I’ve been feeling a little down lately. You know that feeling you get when just feel like you could be so much more? That feeling where you just aren’t living up to your full potential? I’ve been working my whole life to make a difference and just can’t get over this proverbial hump. I just want to make an impact, but I just can’t seem to get tha little break, a bit of luck, or mix in that missing ingredient, to blow this thing up worldwide.
I’ve been working my whole life to become a big time failure, but my small time failures just aren’t hitting the Richter Scale of Epic Failures.
Then, the other day, I read an article. It was about some of the world’s greatest failures and my heart dove. For the first time in a long time, I felt a renewed sense of purpose. There really are people out there, that achieve Epic Failure status, and it could happen for me. Here are some failures that knew how to do it right. First up, Blockbuster Employee.
In order to truly make a Failure Impact, you have to make just the right actions at just the wrong time. This guy parlayed his terrible customer service into the destruction of Blockbuster and the creation of Netflix at the same time. Not only did his terrible naivete motivate his customer to be upset, but he brought it to a whole other level. By enforcing the stupid late fee, he singlehandedly and indirectly created binge watching. His misattention to detail, created Orange is the New Black. His snarky attitude towards his customer created House of Cards. His late fee insistence made a good version of Daredevil possible. His arrogance took down Blockbuster itself. If he can do it, why couldn’t my bitterness be the downfall of Blockbuster and the rise of Netflix?
I can learn from this baker. I need to start thinking bigger. He saw the big picture. He wasn’t just trying to ruin a pie. He wasn’t just trying to multi-task horribly. He let his inner fire spread outly. He wasn’t just trying to burn the kitchen down. He wanted to watch the whole world burn. In the end, he only took down London, but then aiming at the moon, sometimes only destroys stars. It took guts, and a burning desire to take failure to this level. And his impact will be felt for many more years later as they named a festival in the Nevada desert after him, The Burning Man.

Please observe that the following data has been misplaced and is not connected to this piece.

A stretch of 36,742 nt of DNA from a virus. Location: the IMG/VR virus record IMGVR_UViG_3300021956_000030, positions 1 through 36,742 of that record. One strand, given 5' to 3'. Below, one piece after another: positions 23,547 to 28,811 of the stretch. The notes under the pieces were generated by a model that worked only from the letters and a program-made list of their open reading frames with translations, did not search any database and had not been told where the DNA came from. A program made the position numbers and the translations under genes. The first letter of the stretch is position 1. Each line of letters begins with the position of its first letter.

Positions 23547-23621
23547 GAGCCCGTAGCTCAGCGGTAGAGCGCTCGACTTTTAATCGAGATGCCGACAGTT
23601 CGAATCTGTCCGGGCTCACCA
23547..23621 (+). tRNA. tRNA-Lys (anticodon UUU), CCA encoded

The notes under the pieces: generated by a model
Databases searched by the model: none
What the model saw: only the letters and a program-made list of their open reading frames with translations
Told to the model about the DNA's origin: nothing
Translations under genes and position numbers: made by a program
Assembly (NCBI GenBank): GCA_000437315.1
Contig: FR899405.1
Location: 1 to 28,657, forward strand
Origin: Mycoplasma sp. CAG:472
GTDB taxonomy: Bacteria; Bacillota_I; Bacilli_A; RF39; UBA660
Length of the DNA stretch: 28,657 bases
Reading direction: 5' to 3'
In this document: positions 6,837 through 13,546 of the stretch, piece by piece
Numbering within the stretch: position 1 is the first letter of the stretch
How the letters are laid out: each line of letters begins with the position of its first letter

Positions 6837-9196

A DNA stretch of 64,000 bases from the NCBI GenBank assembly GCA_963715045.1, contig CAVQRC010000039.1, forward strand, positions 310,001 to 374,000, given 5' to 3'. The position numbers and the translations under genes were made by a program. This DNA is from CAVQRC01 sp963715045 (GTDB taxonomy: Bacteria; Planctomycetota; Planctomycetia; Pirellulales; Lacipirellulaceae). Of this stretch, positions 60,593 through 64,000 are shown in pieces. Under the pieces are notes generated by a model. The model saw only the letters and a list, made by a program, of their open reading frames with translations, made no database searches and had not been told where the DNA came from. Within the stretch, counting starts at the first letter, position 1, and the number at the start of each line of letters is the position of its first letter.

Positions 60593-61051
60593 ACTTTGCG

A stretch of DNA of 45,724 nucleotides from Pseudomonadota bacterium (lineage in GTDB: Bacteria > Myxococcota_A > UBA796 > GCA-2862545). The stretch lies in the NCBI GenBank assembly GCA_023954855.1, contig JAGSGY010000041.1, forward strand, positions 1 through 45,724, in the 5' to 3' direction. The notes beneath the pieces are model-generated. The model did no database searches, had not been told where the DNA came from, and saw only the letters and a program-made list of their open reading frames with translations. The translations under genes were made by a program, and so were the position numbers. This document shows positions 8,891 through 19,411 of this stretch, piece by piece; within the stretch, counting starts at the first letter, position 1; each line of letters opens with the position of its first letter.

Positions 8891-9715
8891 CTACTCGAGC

Being an Epic Fail as a company takes ingenuity, arrogance, and ignorance and Yahoo! has that in spades. They wanted to be the next billion dollar company, but something was preventing them from getting there. Opportunities came to them all the time. Companies that needed to be ignored. But only the biggest and potentially brightest up and comers that they ignored would make them an Epic failure. Though the company would did its best to be arrogant by their logo and name, the spectacular exclamation mark and company named after what a cowboy says when they wrangle cattle, their true arrogance was completely realized when they failed to purchase a company for a million that would have made them billions.
When you live right next to the most arrogant neighbor in the world, who thinks they run the world, it’s hard to get any attention. Just like a middle child trying to get attention, Air Canada did its best to become a spectacular failure, by forgetting that it’s stubborn brother is the only one in the world that uses the gallon system. In the end, Canada still couldn’t get the notoriety of its neighbor to the south, because it couldn’t produce the spectacular end disaster, and they ended up apologizing to their customers because they are so polite.
This is to all the employers and traditionalists that believe people need experience in the real world to fail spectacularly. Believe in your dreams of failure, no matter how young or inexperienced, because this person while being a mere grad student, with no experience in the real world, was able to create a natural disaster with just a little disregard. Thanks to their ignorance and mishandling, they skipped destroying saplings, and went for directly for the take down of world’s largest tree. Kudos to you, Grad student for subtly taking down in one fail swoop what neither nature or man could previously. While I would have gone the direct chainsaw route, you had vision and knew it would take “field research” to take down the Behemoth.
These failures have truly inspired me to think bigger, to act more globally, to fail to plan more spectacularly. This world is in need of failures, beacons to look to, and I intend on making my mark in this world. Let us raise a glass of Cherry Limeade to all those who will not crash and burn in anonymity, but with let their failures burn as bright as the sun which will someday consume this failure we call Earth.
Bitter Failure Ben